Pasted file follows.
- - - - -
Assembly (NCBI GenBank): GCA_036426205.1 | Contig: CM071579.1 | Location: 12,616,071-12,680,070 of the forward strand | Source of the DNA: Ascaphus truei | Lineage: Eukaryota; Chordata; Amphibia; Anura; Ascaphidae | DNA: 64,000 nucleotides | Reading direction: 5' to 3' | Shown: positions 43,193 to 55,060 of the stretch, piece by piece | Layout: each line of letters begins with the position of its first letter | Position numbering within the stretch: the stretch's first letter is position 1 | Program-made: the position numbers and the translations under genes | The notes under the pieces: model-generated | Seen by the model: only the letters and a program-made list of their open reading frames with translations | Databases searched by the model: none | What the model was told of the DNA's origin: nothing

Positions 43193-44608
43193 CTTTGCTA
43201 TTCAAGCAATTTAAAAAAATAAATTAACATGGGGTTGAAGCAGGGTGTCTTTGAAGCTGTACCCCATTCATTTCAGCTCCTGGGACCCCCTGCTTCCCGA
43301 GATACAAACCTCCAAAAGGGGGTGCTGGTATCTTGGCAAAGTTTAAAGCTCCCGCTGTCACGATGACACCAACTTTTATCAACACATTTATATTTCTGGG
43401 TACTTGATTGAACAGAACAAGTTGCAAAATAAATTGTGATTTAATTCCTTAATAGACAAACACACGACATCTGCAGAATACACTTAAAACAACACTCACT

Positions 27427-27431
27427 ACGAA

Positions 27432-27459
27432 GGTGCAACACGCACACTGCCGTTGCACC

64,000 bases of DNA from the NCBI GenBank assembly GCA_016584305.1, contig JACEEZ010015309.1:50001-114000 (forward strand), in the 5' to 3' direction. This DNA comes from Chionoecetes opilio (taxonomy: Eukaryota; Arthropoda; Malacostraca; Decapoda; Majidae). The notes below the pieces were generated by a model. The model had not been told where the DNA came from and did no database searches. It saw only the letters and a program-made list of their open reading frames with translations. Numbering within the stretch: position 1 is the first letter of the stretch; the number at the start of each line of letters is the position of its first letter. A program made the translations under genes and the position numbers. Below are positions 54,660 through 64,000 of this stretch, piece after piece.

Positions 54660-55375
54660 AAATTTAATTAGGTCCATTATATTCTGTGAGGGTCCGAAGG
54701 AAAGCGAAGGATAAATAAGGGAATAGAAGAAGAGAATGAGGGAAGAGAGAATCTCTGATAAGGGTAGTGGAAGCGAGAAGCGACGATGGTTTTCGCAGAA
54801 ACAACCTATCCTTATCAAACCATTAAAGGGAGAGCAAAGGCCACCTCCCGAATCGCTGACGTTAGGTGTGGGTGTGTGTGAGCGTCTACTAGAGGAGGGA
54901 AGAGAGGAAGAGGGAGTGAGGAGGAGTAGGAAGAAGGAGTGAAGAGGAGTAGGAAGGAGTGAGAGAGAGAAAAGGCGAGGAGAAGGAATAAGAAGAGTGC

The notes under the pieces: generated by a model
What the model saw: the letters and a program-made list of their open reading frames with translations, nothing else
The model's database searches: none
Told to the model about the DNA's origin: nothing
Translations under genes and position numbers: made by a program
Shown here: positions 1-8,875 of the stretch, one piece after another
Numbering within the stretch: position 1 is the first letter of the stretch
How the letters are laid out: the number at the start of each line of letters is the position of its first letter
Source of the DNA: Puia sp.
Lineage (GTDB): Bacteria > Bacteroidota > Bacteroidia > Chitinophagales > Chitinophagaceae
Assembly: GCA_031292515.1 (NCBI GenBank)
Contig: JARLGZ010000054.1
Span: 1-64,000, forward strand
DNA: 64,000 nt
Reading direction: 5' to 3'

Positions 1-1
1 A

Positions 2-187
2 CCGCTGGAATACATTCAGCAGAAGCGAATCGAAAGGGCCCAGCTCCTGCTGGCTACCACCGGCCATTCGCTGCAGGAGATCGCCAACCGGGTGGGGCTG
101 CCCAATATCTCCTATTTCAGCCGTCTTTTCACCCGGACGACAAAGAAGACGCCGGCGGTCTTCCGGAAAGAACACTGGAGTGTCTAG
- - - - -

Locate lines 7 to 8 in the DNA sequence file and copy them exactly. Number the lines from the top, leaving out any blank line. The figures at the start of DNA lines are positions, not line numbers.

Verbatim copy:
Positions 27427-27431
27427 ACGAA